Argentina and Uruguay have each brought 2,000 pounds of meat to Qatar to help the likes of Lionel Messi and Federico Valverde to feel at home during the World Cup over the next few weeks, according to reports. The two countries are among the biggest consumers of meat on the planet behind only Australia and the United States and their national teams will be thankful for their home comforts over the course of the tournament, which is set to get underway on Sunday.
Argentina’s squad touched down in Qatar on Thursday following their friendly win over the United Arab Emirates a day earlier, while Uruguay have already been training in nearby Abu Dhabi at their base for the World Cup. A deal has been struck between the Uruguay FA (AUF) and the country’s National Institute of Meat (INAC) to supply their players and staff with meat at the tournament, with AUF president Ignacio Alonso having expressed his delight at the news earlier this month.
“The national team is being accompanied by the best nourishment,” Alonso told Medios Publicos. “The AUF is a historic ambassador of our country and will take with it another ambassador, which is Uruguayan meat, the best meat in the world.”
The ‘asado’ is one of the most popular meat dishes in both countries, with Uruguay having already enjoyed their first of their World Cup campaign at the luxurious Park Hyatt hotel in Abu Dhabi. The meal consists of various cuts of meat and sausages and is usually cooked on the grill, with Uruguay team chef Aldo Cauteruccio taking charge of the barbecue on the latest occasion earlier this week.
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“The mate [special tea], the asado and football go together in Uruguay and are part of our culture,” said INAC president Conrado Ferber. “We want to convey the quality of the product, natural and sustainable, and the World Cup is the optimal time to do so.”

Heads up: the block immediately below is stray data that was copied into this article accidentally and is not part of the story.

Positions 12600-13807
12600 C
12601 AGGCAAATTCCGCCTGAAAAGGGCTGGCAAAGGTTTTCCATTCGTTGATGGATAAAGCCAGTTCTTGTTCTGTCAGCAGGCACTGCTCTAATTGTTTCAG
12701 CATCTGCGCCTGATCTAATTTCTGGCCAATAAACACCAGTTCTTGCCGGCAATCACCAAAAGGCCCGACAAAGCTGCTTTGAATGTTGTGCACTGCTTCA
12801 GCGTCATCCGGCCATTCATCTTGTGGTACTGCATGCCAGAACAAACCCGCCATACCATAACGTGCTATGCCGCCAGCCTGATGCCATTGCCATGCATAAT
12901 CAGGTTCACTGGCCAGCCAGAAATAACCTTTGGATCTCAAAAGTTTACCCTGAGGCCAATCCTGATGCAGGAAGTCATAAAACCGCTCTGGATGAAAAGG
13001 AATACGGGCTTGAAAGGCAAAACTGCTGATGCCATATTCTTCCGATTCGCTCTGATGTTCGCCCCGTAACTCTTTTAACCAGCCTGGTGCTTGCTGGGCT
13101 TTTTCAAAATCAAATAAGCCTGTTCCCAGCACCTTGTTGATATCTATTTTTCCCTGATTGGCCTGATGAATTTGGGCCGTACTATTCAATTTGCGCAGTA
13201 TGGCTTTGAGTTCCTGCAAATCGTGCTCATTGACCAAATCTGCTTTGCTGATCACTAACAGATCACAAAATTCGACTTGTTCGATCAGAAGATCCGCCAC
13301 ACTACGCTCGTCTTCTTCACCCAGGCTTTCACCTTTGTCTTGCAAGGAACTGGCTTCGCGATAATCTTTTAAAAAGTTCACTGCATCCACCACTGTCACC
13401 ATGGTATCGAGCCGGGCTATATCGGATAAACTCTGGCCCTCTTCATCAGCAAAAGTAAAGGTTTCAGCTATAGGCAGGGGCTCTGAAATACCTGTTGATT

Argentina boss Lionel Scaloni has also highlighted the importance of the asado as a tool to bring his players together despite being thousands of miles away from their native land at the World Cup over the coming weeks.
“My favourite food is the asado, but it’s more than that,” Scaloni told reporters. “It creates an atmosphere of union and collective chemistry. It’s part of our culture, of the Argentine idiosyncrasy.
“It’s during that time that we get to talk, to laugh, relax and connect. It’s not necessarily about the meat, although we love it. It’s to be part of a group and the connection that it generates.”
Brazil, meanwhile, have not joined their South American rivals in taking meat to the World Cup in Qatar but have opted to bring their own home comforts in the form of coffee and seasonings. They have also packed around 66 pounds of cassava flour in order to cook ‘farofa’, a popular Brazilian dish, as they look to clinch football’s top prize for a record-extending sixth time.
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